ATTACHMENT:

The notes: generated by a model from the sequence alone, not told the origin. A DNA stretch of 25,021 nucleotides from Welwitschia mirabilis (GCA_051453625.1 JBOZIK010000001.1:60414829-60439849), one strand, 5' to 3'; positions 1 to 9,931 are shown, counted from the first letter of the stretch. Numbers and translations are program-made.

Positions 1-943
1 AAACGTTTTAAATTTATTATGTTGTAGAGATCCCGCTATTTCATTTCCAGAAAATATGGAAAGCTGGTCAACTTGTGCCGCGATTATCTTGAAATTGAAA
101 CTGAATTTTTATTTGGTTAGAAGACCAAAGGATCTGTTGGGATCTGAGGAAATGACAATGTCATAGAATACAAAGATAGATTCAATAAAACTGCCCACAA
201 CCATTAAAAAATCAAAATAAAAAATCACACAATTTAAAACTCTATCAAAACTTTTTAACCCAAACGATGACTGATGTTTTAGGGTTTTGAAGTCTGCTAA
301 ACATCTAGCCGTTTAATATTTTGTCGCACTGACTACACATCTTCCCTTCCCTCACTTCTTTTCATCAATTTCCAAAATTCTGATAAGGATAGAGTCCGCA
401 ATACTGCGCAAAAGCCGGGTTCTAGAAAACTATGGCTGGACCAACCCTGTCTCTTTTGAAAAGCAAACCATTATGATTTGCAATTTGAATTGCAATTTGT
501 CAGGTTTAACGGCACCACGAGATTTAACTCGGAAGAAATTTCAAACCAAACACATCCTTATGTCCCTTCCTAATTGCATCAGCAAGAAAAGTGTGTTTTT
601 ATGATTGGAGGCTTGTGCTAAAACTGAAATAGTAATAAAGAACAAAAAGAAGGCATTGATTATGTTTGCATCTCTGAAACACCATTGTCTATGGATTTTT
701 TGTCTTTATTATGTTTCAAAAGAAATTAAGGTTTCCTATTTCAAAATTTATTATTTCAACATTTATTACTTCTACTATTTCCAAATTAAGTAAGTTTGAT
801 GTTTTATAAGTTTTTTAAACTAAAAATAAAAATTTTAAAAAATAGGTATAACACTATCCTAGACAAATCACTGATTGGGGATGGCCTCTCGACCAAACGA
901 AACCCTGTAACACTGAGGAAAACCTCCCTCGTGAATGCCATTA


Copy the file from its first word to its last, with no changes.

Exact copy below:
The notes: generated by a model from the sequence alone, not told the origin. A DNA stretch of 25,021 nucleotides from Welwitschia mirabilis (GCA_051453625.1 JBOZIK010000001.1:60414829-60439849), one strand, 5' to 3'; positions 1 to 9,931 are shown, counted from the first letter of the stretch. Numbers and translations are program-made.

Positions 1-943
1 AAACGTTTTAAATTTATTATGTTGTAGAGATCCCGCTATTTCATTTCCAGAAAATATGGAAAGCTGGTCAACTTGTGCCGCGATTATCTTGAAATTGAAA
101 CTGAATTTTTATTTGGTTAGAAGACCAAAGGATCTGTTGGGATCTGAGGAAATGACAATGTCATAGAATACAAAGATAGATTCAATAAAACTGCCCACAA
201 CCATTAAAAAATCAAAATAAAAAATCACACAATTTAAAACTCTATCAAAACTTTTTAACCCAAACGATGACTGATGTTTTAGGGTTTTGAAGTCTGCTAA
301 ACATCTAGCCGTTTAATATTTTGTCGCACTGACTACACATCTTCCCTTCCCTCACTTCTTTTCATCAATTTCCAAAATTCTGATAAGGATAGAGTCCGCA
401 ATACTGCGCAAAAGCCGGGTTCTAGAAAACTATGGCTGGACCAACCCTGTCTCTTTTGAAAAGCAAACCATTATGATTTGCAATTTGAATTGCAATTTGT
501 CAGGTTTAACGGCACCACGAGATTTAACTCGGAAGAAATTTCAAACCAAACACATCCTTATGTCCCTTCCTAATTGCATCAGCAAGAAAAGTGTGTTTTT
601 ATGATTGGAGGCTTGTGCTAAAACTGAAATAGTAATAAAGAACAAAAAGAAGGCATTGATTATGTTTGCATCTCTGAAACACCATTGTCTATGGATTTTT
701 TGTCTTTATTATGTTTCAAAAGAAATTAAGGTTTCCTATTTCAAAATTTATTATTTCAACATTTATTACTTCTACTATTTCCAAATTAAGTAAGTTTGAT
801 GTTTTATAAGTTTTTTAAACTAAAAATAAAAATTTTAAAAAATAGGTATAACACTATCCTAGACAAATCACTGATTGGGGATGGCCTCTCGACCAAACGA
901 AACCCTGTAACACTGAGGAAAACCTCCCTCGTGAATGCCATTA